Seattle is the kind of town where the phrase “rockstar librarian” is used without irony and raises no eyebrows. So it should be no surprise that, even after the last-hurrah-of-summer debauchery of Labor Day Weekend, Seattle’s own world-famous librarian Nancy Pearl filled the house to overflowing for a reading from her debut novel, George and Lizzie. (You may know her from Book Lust and More Book Lust — she even has her own action figure.)
I was lucky enough to be invited to the pre-event reception, where book lovers enjoyed wine and snacks and a special talk by Nancy Pearl. She recalled growing up in a low-income household in Detroit, where she didn’t always feel safe or want to go home; for her, libraries were a welcoming refuge, as well as a way to widen her world and broaden her experience. When she lingered until closing time, the librarians would even give her a ride home to make sure she got there safely. By the age of 10, Nancy knew she wanted to become a librarian someday, to become the role model and inspiration to other kids that librarians had been for her.
This seems like a good time to mention that Seattle Public Library branches are King County Safe Spaces, meaning that youth ages 12-17 can go to a library or call 1-800-422-TEEN to receive immediate help 24/7 from a Safe Place coordinator who can provide resources, connect them to shelter services, or reunite them with family when safe. (Other Safe Places include including Seattle Parks and Recreation community centers, Metro Transit buses, and YMCA facilities.)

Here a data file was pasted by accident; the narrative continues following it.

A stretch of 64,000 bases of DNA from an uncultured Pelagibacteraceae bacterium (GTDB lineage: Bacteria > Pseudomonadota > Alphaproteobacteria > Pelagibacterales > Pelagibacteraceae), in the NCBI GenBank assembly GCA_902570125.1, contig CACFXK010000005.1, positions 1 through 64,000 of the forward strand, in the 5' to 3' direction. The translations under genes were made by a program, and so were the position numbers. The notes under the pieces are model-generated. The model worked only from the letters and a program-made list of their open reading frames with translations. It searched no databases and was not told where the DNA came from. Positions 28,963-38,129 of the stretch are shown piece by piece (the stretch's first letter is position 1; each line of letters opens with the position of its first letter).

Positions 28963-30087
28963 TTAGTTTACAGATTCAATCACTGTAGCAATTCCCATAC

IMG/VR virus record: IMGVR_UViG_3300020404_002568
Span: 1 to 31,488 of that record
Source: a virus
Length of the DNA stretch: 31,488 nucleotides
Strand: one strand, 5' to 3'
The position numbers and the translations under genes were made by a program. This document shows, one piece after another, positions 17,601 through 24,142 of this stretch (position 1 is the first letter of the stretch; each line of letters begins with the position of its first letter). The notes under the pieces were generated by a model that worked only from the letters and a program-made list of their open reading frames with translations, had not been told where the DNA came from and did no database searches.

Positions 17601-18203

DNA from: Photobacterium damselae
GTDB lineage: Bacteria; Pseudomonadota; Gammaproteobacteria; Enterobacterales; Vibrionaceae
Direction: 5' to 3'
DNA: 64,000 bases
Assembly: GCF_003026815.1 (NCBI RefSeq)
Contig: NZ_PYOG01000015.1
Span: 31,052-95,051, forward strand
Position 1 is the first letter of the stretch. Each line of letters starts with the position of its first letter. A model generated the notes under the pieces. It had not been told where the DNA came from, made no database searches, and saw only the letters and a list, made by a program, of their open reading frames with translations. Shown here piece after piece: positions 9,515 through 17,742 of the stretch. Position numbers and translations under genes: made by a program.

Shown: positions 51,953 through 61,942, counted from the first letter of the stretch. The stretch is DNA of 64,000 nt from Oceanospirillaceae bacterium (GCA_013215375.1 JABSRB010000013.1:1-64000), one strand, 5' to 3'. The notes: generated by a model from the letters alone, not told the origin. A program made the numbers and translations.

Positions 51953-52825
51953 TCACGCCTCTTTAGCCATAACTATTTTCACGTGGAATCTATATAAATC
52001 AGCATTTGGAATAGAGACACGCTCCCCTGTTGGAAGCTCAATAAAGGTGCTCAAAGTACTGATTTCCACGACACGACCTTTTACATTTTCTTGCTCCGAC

As for George and Lizzie, it’s a novel about a modern marriage. George is a chipper orthodontist, Lizzie the gloomy daughter of two child psychologists who seemed to use their child as a living laboratory. They’re college sweethearts, but Lizzie spends a good chunk of their relationship lamenting the One Who Got Away, and she’s not particularly a fan of matrimony. So what kind of relationship can these two very different people build together? That’s what the novel explores, through a miscellany of musings and scenes from their marriage.
The reading was co-sponsored by the Seattle Public Library Foundation and Town Hall, which is taking over venues all around town during its 2017-18 season while its historic, nearly century-old building is closed for a much-needed renovation. They’ve got a great season of lectures lined up, and most of them are just $5 to attend, so check out the schedule if you’re in the area. And no matter where you live, I bet your local library offers a range of free readings, classes, seminars, and other awesome services, so visit one today and find out how they can help you!
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